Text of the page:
Just be thankful for lower valuations for a few months or years. It always you to collect units at cheaper prices.
I hope markets go down further even though I wouldn’t bet on it, and would never try to time markets.
That is for two simple reasons; I am a net buyer of units as I am not in retirement and I own stock and bond indexes.
So if markets go down, I am just buying at cheaper prices, and can rebalance from bonds to stocks.
There is no reason to fear falls or rises, if you are long-term and diversified enough.
Best to just switch off the worst sections of the media. I did that ages ago.
Far better for our wallet and mental health.
Will the Stock Market crash after the 2020 elections?
Remember before 2016. People wondered what would happen if Trump got elected?
Even most of his supporters expected falling markets, at least for a few months or years.
Then this happened:
Not necessarily a reflection on Trump, in the same way that Bush can’t really be blamed for the weaker stock performance in the 2000s.
Markets go up long-term, under most presidents. And let’s not forget it is virtually impossible to tell when there is no correlation (or weak correlation) between:
- Markets and presidential decisions, long-term at least
- Stocks and geopolitical problems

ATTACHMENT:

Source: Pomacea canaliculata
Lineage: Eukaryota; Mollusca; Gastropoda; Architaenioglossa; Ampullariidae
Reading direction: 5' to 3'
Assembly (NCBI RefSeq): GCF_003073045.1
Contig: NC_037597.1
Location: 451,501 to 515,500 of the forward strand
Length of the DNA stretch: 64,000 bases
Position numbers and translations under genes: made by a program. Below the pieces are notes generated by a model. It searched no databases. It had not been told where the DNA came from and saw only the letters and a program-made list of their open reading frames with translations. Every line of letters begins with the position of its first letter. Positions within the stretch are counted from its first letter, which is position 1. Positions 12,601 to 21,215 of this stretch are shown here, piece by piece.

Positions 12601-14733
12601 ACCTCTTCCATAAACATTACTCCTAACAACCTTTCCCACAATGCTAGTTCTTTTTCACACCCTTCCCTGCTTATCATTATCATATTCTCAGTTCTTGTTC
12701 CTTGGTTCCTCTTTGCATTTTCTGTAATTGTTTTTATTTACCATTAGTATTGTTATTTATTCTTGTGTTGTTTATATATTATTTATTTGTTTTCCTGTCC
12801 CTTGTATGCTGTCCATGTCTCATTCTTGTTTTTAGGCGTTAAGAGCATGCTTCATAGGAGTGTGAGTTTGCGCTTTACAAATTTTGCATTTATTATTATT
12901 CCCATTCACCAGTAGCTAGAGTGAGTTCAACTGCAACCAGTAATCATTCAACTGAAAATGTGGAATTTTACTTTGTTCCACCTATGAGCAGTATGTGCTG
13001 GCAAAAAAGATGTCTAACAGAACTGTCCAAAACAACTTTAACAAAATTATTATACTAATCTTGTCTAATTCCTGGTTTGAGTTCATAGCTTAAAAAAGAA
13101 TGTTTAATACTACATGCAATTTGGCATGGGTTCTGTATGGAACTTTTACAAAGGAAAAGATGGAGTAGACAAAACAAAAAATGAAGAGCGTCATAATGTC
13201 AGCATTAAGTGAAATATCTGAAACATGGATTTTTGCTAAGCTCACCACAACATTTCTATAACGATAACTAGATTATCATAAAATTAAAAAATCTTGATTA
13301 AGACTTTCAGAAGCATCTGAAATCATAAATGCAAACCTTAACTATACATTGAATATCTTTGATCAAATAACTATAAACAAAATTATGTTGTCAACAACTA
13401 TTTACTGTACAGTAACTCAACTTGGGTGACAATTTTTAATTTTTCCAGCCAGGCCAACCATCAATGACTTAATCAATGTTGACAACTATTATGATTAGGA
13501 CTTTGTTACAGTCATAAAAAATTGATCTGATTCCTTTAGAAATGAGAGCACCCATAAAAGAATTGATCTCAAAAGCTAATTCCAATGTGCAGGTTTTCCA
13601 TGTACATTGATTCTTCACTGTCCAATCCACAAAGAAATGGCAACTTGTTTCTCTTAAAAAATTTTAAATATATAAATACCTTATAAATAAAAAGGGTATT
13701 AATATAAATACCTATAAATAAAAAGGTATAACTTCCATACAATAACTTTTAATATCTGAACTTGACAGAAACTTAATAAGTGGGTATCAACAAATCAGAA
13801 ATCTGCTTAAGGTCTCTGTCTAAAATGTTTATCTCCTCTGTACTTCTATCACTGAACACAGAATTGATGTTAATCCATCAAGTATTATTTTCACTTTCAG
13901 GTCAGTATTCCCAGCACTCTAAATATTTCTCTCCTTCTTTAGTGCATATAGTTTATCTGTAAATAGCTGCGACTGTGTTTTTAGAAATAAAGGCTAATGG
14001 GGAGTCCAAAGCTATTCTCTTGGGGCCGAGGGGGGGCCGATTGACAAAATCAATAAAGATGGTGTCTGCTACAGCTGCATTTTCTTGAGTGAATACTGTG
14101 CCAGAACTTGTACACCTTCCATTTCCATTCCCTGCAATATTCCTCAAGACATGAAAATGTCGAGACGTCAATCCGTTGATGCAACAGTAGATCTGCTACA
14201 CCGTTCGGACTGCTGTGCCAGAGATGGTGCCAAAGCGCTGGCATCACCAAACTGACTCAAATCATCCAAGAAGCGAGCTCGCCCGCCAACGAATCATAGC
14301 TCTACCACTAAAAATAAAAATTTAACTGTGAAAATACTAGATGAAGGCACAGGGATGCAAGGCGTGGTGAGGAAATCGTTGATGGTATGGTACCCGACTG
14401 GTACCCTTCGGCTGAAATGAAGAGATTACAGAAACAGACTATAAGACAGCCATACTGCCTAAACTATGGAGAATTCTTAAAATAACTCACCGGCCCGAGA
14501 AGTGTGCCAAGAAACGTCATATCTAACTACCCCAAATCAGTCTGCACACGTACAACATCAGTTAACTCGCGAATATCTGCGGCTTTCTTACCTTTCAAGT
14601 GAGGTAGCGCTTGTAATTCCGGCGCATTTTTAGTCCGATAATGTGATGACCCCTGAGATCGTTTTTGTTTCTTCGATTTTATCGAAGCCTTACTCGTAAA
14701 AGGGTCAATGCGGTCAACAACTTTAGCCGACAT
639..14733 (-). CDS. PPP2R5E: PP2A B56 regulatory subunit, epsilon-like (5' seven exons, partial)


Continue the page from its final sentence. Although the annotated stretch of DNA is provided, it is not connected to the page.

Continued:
- Stock markets and interest rates
- Stock markets and length of boom years
- Stocks and recessions, long-term in particular
- Stocks and government shutdowns
- Stocks and general growth – just look at how bad China’s market has performed.
Also, look at recent years. Stocks have performed well during:
- The Korean nuclear standoff
- Trump’s election
- Trump and the trade war
- The government shutdown
Markets have also performed badly during periods of geopolitical calm.
There is a correlation between stock markets and P/E ratios, and various other ratios, but it is weaker than most people think.
The P/E ratios aren’t overvalued right time:
Currently the S&P is at about 20.03. It is miles away from 1999. Just focus on the long-term.
Far easier to get rich slow.
Will the stock market crash as much as 70% if Trump loses in 2020?
People should have learned from last time. Who saw the above coming?
Markets were up, barely 24 hours, after Trump’s election, and subsequently went up a lot.
That doesn’t mean Trump’s policies are good or bad. Indeed, the average stock market performance under his reign is still raging Clinton’s, Obama’s and even Ford’s;
The point is, markets usually go up over time. Occasionally they go down.
They go up, and down, for 1001 reasons. Many reasons have nothing to do with politics.
So blaming, or praising, a president for stock market performance isn’t wise, nor is trying to predict the future direction of the market.
Too many DIY investors worry about these things.